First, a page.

Wall Street regulators target nine major financial firms
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Two years after dangerous real estate gambles brought the global economy to its knees, Wall Street regulators are investigating whether nine major financial companies lied to ratings agencies or sold products they wanted to fail.
AFP- Wall Street regulators appear close to claiming their first scalp of the financial crisis, but experts predict economic concerns will force them to act otherwise.
In the two years since Wall Street's risky real estate bets pushed the global economy toward the abyss, US regulators have been unable to prove any illegality.
A high-profile attempt to prosecute two Bear Stearns traders for lying to investors spectacularly failed when the two were acquitted last November.
But on Thursday, some of the world's largest financial firms confirmed they were the subject of criminal and civil investigations linked to the sale of mortgage-backed securities.
In a system that grants authorities substantial leeway over which cases to prosecute, the probe is seen as a warning that they mean business.
What began as an investigation into a single Goldman Sachs deal appears to have spread to a near sector-wide probe striking at the heart of Wall Street's credibility.
A list of the firms targeted reads like a who's who of Wall Street: Goldman Sachs, JP Morgan, UBS, Citigroup are all included -- in all nine companies are implicated.
In two separate investigations, the Securities and Exchange Commission (SEC) and New York's ambitious attorney general, Andrew Cuomo, are looking at whether the banks sold products they wanted to fail, and whether they lied to ratings agencies to make it happen.
Yet a bloody legal battle is unlikely, according to John Coffee, a well-respected Columbia University professor who has advised both the SEC and the New York Stock Exchange.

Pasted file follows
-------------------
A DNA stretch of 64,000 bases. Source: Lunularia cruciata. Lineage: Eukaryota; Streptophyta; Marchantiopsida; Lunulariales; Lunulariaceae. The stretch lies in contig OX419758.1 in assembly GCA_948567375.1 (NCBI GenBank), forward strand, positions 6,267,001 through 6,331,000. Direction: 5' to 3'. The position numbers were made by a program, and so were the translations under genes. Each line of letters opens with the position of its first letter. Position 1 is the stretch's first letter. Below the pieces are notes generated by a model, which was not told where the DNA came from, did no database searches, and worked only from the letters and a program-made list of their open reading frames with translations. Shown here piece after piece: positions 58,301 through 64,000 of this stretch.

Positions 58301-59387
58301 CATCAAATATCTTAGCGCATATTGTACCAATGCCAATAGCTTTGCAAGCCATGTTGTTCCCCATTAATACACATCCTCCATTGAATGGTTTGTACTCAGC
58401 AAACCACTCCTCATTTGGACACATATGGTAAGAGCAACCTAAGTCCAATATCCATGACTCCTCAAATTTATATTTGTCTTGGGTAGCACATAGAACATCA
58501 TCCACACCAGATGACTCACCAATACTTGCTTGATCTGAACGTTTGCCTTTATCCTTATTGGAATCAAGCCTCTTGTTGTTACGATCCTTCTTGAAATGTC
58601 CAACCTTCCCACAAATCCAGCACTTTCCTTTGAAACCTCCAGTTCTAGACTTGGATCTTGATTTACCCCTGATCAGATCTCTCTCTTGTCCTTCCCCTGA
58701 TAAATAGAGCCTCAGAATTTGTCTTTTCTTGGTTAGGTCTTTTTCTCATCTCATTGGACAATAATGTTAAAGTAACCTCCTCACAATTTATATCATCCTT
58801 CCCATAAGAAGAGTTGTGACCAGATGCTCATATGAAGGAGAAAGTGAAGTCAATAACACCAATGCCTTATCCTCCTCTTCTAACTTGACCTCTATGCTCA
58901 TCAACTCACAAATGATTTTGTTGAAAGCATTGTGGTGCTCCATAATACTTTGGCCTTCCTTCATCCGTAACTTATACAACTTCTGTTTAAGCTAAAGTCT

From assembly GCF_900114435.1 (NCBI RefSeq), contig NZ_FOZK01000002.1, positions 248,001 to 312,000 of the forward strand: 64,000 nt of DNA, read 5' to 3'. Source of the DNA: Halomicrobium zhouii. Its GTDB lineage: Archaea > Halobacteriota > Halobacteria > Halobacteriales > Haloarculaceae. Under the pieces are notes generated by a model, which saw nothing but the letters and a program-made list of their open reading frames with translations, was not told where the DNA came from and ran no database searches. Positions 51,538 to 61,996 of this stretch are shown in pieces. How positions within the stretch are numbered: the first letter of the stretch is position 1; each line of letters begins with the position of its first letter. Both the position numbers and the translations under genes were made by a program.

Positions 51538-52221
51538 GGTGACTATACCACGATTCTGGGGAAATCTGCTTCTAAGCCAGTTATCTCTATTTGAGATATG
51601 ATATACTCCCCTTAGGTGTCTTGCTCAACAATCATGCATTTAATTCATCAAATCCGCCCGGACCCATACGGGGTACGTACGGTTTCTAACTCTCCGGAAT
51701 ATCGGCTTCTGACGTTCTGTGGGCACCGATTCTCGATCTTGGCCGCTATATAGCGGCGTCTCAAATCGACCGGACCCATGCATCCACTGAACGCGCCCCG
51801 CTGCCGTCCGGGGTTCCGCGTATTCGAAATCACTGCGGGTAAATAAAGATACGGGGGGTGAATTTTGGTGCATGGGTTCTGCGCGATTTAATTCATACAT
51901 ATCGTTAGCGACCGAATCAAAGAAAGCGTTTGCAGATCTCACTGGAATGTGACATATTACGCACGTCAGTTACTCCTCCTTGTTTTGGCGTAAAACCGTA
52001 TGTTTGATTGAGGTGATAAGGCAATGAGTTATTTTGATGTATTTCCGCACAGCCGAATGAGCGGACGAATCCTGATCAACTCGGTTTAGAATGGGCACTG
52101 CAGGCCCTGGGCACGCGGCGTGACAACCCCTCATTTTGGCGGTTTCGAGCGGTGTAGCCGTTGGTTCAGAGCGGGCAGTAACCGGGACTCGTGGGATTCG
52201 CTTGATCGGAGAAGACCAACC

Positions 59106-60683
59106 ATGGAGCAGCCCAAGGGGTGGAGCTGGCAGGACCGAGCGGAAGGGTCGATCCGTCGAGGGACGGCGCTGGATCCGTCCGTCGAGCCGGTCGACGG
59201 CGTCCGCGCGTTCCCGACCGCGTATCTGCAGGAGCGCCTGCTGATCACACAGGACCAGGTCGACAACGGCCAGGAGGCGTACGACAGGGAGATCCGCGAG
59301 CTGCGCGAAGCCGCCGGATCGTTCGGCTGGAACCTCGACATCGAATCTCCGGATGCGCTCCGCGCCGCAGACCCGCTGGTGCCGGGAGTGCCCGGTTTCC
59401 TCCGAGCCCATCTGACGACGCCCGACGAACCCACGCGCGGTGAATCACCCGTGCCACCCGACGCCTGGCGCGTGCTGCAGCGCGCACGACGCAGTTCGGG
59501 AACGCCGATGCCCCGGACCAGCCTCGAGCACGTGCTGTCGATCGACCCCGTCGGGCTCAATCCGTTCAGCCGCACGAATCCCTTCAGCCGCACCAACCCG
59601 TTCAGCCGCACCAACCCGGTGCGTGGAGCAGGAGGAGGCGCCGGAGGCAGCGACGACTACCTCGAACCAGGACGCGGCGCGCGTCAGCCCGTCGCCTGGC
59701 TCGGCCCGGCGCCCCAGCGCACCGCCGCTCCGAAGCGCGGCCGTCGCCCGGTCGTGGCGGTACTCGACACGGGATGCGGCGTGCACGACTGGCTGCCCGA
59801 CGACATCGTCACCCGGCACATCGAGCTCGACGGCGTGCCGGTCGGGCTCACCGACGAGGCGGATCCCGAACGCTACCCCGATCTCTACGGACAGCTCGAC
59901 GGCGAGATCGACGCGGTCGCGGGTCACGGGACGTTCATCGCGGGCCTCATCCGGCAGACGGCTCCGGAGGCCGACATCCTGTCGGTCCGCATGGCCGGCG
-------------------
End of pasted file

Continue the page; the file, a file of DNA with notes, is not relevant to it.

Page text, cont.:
"We are moving in the direction of a global settlement," he said, predicting authorities would shy away from criminal charges against any one firm in favor of sweeping fines, charges against individuals and regulatory reform.
"The conventional wisdom has long been that a financial services firm cannot survive a criminal prosecution."
After spending trillions to bail out Wall Street firms, Washington is unlikely to risk one failing now.
"The government does not want to pick on one firm and the industry really does not have the stomach for a fight," said Coffee.
Reasons for regulators' reluctance to press criminal charges and spark a Wall Street fight might be summed up in three words: "Drexel Burnham Lambert."
Once one of the largest investment banks in the United States, 152-year-old Drexel was pushed to its death in 1990 by charges of malpractice.
Accounting firm Arthur Andersen suffered a similar fate when it was found guilty of fraud in handling Enron's books.
In an industry that depends largely on trust, criminal charges have proven fatal.
A more likely scenario would be a repeat of the approach taken by former New York attorney general Eliot Spitzer, whose prosecution of securities analysts began with allegations against Merrill Lynch but ended in settlement.
"It is hard to see a lot of criminal charges coming out of this. I wouldn't rule it out entirely but I wouldn't expect the entire industry to be indicted on criminal charges," said Matthew Albrecht an analyst at Standard & Poor's Equity Research.
With financial reform now dominating the agenda in Washington, Albrecht said the impact of the investigations may be more keenly felt in the political than in the legal sphere.
"This is maybe fuel for new regulation, but maybe not criminal actions," he said.
"Unless you get criminal charges filed against one of these firms, or a really damaging investigation or claim against a specific firm, it will just weigh on the industry for a while."
Some banks, it seems, may still be too big to fail.